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Long before young Chinese migrants came to Canada in the 1800s and early 1900s, me from the same villages has been crossing the seas to many places in other parts of China, Southeast Asia, Australia, and as far as Hawai'i. It was common for them to join the communities where they moved and to marry into local families. In the latest 1800s and early 1900s, many Chinese men married in to local First Nations and Indigenous communities through western Canada, extending their family connections across and around the Pacific. Chinatowns in North America were urban clusters of businesses, mutual aid organizations, family associations, restaurants and rooming houses --a creation Of both the Chinese migrants themselves and the anti-Chinese racism they faced.
Vancouver's Chinatown and its surrounding neighbourhoods offered safe spaces for marginalized communities to live, socialized and work. Chinese restaurants and cafés served every kind of customer, regardless of race of ethnicity, and became popular social spaces where Indigenous customers would feel welcomed. It is important for us to reflect upon the intercultural solidarity and relationships that formed this place we know as Chinatown, and the space it occupies upon the traditional, ancestral and unceded territories of the the Musqueam, Squamish, and Tsleil-Waututh First Nations.
Journeys of Hope - Challenging Discrimination & Building on Vancouver Chinatown's Legacies (2018)
In this section, we highlight the City Of Vancouver's efforts in creating more opportunities for understanding between Aboriginal and immigrant communities. The Dialogues Project and the First Peoples: A Guide for Newcomers were key initiatives aimed at promoting increased understanding and stronger relationships between Indigenous and immigrant communities within the City, and creating a welcoming and inclusive city for all.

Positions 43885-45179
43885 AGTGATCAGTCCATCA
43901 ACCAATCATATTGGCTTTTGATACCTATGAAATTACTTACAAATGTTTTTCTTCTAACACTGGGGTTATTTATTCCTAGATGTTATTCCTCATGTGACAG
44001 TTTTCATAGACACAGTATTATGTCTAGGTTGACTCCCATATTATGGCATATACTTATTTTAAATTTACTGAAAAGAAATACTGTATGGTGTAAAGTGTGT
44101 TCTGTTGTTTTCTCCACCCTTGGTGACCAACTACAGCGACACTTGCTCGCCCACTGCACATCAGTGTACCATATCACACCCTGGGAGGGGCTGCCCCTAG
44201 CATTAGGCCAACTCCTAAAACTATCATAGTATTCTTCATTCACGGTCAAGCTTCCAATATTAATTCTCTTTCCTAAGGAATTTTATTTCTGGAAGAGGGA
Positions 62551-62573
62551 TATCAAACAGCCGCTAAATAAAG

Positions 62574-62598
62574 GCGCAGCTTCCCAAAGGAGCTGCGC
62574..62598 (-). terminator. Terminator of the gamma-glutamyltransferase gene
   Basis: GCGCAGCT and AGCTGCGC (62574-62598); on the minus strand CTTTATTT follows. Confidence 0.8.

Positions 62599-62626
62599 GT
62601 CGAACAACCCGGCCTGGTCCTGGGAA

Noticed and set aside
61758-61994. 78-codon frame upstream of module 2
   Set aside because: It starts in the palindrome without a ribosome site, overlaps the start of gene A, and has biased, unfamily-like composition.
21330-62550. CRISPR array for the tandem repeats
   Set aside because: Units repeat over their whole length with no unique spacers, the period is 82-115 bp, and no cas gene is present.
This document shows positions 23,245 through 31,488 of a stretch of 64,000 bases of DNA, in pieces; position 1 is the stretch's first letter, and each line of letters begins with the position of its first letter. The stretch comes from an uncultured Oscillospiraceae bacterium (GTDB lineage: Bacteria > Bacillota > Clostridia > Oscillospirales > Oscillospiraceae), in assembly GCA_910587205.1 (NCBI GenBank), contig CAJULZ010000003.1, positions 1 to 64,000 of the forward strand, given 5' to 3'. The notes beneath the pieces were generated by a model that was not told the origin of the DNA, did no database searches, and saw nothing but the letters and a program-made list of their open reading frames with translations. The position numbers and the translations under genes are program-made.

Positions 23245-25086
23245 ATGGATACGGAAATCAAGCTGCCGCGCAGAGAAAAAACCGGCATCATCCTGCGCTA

The Dialogues Project aimed to create cohesive communities by exploring the stories of Vancouver's First Nations, urban Aboriginal and immigrant communities. The project was guided by a Project Steering Group. Steering group members include local First Nations, Aboriginal organizations, local immigrant-serving organizations, and other interested stakeholder groups. One of the project's legacies was the creation of the 'First Peoples Guide'.
The First Peoples: A Guide for Newcomers was based on comprehensive research of various topics identified by the Dialogues Steering Committee. It draws on contemporary academic, First Nations and community sources. A Working Group made up of First Nations and community members provided advice and resources Members of the group discussed how the Guide could best meet the needs of newcomers and enhance newcomers' understanding of Aboriginal people in Vancouver and Canada. These visual summaries include selected images and excerpts from the project documents. For details on the projects, visit the City of Vancouver's project website to download the original documentation.
These visual summaries include selected images and excerpts from the project documents. For details on the projects, visit the City of Vancouver's project websites to download the original documentation.